Sports book ok’d for MonteLago casino

Mar 11, 2003 5:42 AM

The Imperial Palace is off the block, the Golden Gate is now a sole proprietorship and a new Lake Las Vegas casino will be opening its own sports book.

In a flurry of activity this month, Nevada gaming regulators:

”¡ Heard Imperial Palace counsel Owen Nitz report that the late Ralph Engelstad’s Imperial Palace has been taken off the market. "It’s not for sale,’’ Nitz said of the Strip resort that is the second largest sole proprietorship hotel in the world. "We’re operating well and moving forward with improvements." Since Engelstad’s death, general manager has been reporting to the casino magnate’s widow, Betty Engelstad.

”¡ Speaking of sole proprietors, the board recommended approval of Alva Marcus Brandenburg III as the 100 percent owner of the Golden Gate downtown. Brandenburg assumed full control by acquiring the 10 percent share held by Craig Italo Ghelfi.

”¡ Recommended approval of Ciri Gaming’s request to operate a sports book at its upcoming casino at Lake Las Vegas. The Casino MonteLago book will have 10 employees. The company, headed by veteran gaming exec Dan Reichartz, also received preliminary go-ahead to manufacture, license and sell existing gaming equipment.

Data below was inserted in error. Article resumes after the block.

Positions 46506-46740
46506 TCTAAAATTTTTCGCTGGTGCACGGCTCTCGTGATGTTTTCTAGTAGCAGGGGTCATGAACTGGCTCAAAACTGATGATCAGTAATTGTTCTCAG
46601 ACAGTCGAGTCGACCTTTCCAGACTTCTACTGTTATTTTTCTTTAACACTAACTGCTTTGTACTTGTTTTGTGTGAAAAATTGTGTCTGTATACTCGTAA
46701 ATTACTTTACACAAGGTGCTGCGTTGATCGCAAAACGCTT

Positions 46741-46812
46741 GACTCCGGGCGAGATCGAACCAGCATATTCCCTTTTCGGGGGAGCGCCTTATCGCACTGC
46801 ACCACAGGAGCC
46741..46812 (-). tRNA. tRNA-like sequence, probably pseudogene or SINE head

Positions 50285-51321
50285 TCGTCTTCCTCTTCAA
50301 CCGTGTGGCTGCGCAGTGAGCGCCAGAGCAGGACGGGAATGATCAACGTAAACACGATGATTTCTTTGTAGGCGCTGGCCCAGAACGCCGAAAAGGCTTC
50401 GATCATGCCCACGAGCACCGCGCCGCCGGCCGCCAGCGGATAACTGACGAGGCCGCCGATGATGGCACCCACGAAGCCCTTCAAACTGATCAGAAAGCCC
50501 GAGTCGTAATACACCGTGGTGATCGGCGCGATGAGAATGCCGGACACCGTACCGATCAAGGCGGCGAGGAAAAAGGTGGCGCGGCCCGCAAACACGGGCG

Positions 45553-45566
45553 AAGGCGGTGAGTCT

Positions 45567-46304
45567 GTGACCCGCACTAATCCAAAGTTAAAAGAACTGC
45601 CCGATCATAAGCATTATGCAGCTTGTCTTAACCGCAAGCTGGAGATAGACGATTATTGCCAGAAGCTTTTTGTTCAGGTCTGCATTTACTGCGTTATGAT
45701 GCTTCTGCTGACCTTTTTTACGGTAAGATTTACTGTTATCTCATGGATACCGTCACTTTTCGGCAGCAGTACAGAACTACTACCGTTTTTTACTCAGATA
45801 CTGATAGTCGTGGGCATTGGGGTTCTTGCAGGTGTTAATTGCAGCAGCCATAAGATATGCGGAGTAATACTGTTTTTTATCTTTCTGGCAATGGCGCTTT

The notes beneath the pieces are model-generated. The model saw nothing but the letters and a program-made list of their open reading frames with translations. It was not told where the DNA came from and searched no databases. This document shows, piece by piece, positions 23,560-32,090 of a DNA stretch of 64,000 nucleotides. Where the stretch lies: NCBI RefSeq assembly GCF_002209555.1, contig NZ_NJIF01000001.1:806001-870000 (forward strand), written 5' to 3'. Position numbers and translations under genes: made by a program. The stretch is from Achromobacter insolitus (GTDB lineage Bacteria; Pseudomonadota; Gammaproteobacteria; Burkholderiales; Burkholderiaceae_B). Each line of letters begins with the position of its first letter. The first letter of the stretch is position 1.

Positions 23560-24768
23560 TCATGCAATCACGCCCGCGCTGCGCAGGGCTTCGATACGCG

”¡ Recommended approval of Kurt Thomas Wiesner to assume the position of president, treasurer and director of Big Dog’s Gaming. Praising the late Tom Wiesner, board member Bobby Siller called son, Kurt, "the right person at the right time and the right place.’’

”¡ Reviewed Las Vegas Gaming’s plans to raise $2 million in a public stock offering. The company, which developed the Nevada Numbers linked keno game, said it expects to close eight sales this week and plans to add one Nevada casino and one Indian casino each month. Russell Roth, chairman of the board, predicted that the company would be breaking even by December. Meantime, the firm plans to add a new bingo game to its lineup.

”¡ Heard Ameristar report on its riverboat casino outside St. Louis. The boat, which ranks No. 1 in the market, has 3,300 slot machines ”” 80 percent of which are ticket-in/ticket-out devices. Ameristar exec Tom Steinbauer said the company has a healthy $98 million in cash on the corporate balance sheet.

The board also heard a report on new technical standards for gaming devices. More online metering — or tracking — of slots is scheduled to be implemented in the coming years, with 120 casinos expected to have systems in place by 2005-6.

Some 75 industry executives attended the technology hearing. John Chamberlain of IGT said his company, the world’s largest casino gamemaker, "wholeheartedly supports" the pending regulations.

Older slots will not have to be yanked out at smaller casinos generating annual revenues under $10 million, however. That means about 300 clubs will be unaffected.

Still, some midsize gambling halls will feel the squeeze. At Club 93 in Jackpot, Richard Barrows estimated that a full changeover to the new technology will cost his operation $1.3 million — or about one-tenth of his annual gross gaming revenue.